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Bulgarians elect their government for the sixth time in three years

Photo: Nikolay Coychinov Agence France-Presse Boyko Borissov, who was driven from power after protests against corruption in 2020, is making a comeback. Polls credit his conservative GERB party with around 25% of voting intentions.

Vessela Sergueva – Agence France-Presse in Sofia

Posted at 10:43 a.m.

  • Europe

Bulgarians vote on Sunday to elect their deputies, alongside the European elections, with few illusions about the outcome of these sixth legislative elections in three years which should mark the return of the conservatives.

The winds of change that blew across the Balkan country in the summer of 2020 have well and truly subsided. And the man who was driven from power after demonstrations against corruption, former Prime Minister Boïko Borissov, is making a comeback.

Polls credit his conservative party GERB about 25% of voting intentions.

That's ten points ahead of the reformers of the Let's Keep Change/Democratic Bulgaria (CC/BD) coalition, who have failed to maintain the momentum born three years ago against a backdrop of population weariness.

In the polling stations of Sofia, which close at 8 p.m. local time (1 p.m. in Quebec), the residents, few of whom travel, confide their exasperation.

“We are tired of elections, we want stability and prosperity for our country,” Margarita Semerdzhieva, a 72-year-old retiree, told AFP, as analysts talk about already the specter of a seventh vote in the fall.

“Strong man”

< p>Faced with a succession of elections and an unprecedented political crisis since the end of communism, it is the veteran “Boïko” who is doing well.

A former firefighter and bodyguard, this colossus with a shaved head conveys the image of a “strong man”, and this is precisely what 49% of Bulgarians are looking for according to a recent study by the Open Society Institute.< /p>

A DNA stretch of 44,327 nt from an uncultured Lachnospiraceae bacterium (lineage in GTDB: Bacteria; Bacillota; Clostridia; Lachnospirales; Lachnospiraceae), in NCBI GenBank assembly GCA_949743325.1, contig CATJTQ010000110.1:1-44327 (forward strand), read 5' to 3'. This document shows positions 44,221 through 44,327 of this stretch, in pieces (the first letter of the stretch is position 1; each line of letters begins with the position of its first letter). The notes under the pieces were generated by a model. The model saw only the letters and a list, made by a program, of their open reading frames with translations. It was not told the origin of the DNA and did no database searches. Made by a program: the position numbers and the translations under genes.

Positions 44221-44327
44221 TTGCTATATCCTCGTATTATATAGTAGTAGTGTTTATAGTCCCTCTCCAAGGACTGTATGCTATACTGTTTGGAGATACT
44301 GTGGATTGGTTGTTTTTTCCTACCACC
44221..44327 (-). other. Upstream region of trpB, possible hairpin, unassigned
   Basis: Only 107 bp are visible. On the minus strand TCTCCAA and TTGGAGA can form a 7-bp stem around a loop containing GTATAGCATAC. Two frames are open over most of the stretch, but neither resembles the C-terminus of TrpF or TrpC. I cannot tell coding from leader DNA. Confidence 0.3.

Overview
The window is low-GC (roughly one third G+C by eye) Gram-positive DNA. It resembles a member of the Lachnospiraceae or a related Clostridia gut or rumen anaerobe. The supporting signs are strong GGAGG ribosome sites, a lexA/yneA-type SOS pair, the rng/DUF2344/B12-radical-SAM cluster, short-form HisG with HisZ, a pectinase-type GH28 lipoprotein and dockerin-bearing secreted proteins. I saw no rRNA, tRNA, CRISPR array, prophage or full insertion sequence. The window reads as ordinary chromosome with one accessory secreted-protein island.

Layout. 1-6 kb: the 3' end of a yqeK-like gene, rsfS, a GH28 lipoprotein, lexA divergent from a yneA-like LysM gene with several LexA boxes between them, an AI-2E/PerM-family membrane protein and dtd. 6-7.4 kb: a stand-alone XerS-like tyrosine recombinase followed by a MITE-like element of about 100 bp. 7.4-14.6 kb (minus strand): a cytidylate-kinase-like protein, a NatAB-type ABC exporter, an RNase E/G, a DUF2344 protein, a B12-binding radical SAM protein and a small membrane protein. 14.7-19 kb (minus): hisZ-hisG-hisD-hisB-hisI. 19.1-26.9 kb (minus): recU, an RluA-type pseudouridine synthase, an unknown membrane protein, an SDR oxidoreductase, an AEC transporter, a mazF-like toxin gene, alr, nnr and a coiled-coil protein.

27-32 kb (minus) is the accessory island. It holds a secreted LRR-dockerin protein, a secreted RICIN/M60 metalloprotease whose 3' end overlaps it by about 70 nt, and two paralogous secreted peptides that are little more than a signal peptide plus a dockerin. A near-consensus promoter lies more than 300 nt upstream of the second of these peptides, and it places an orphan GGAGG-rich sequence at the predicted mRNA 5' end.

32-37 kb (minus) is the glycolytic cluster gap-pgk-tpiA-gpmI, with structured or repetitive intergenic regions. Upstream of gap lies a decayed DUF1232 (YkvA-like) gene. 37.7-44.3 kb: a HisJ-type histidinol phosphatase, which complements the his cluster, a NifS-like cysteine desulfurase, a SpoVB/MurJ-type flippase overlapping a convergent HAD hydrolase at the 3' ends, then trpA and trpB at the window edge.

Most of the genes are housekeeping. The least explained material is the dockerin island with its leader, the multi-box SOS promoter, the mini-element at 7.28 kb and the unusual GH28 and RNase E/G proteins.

By voting in a school on the outskirts of the capital, the 64-year-old official posed as a guarantor of “stability”, at a time of great uncertainty in Europe with the war in Ukraine.

Enough to seduce in this poorest country in the European Union, where the current slump has put reforms on hold and pushed back accession to the euro zone and compromised full accession to the Schengen free movement area.

“The situation must finally calm down. We tried all kinds of experiments to replace Boyko Borissov but no one succeeded,” says Blagovesta Petkova, a 44-year-old teacher.

But Mr. Borissov's critics point to his links with MP Delyan Peevski, a former media mogul targeted by American and British sanctions for corruption.

At the head of party of the Turkish minority MDL (15% of voting intentions), Mr. Peevski said he was “ready to govern”, evoking on Sunday the need for a “new start” so that “the country can develop”.


Opposite, the reform camp warns against a backtracking, under the influence of “shadow forces.”

“We are at a crossroads,” warned co-founder Kiril Petkov of CC who briefly led the government in 2022, while his ally Hristo Ivanov called “not to leave Bulgaria in the hands of Peevski”.

“It’s the scourge” of the country, former Prime Minister Nikolay Denkov commented to AFP.

With Boyko Borissov, Mr. Peevski did not only one goal according to him: “to preserve the status quo”, particularly at the level of justice and the intelligence services, for fear that cases will be delved into that could incriminate them.

Julia Yanakieva, a 29-year-old translator, said she was “sickened by the triumphant return” of the two men. “Why then did we protest ? How come our people give up so easily! “, she despairs.

In the opinion of experts, the reformists of CC/BD risk being sanctioned at the polls for having agreed to govern with their enemies of GERB, after having condemned them so much.

The two forces put aside their differences in June 2023 to form a pro-Western government and block the way for the interim cabinets set up by President Rumen Radev, sensitive to the Kremlin's theses. But this fragile union only lasted nine months.

The campaign, associated with that of the European elections, was marked by a wave of propaganda and anti- EU in a country where nostalgia for the communist era remains strong. In this context, the pro-Russian nationalists of Vazrajdane (Renaissance) are credited with around 15% of the votes.

Teilor Stone

By Teilor Stone

Teilor Stone has been a reporter on the news desk since 2013. Before that she wrote about young adolescence and family dynamics for Styles and was the legal affairs correspondent for the Metro desk. Before joining Thesaxon , Teilor Stone worked as a staff writer at the Village Voice and a freelancer for Newsday, The Wall Street Journal, GQ and Mirabella. To get in touch, contact me through my teilor@nizhtimes.com 1-800-268-7116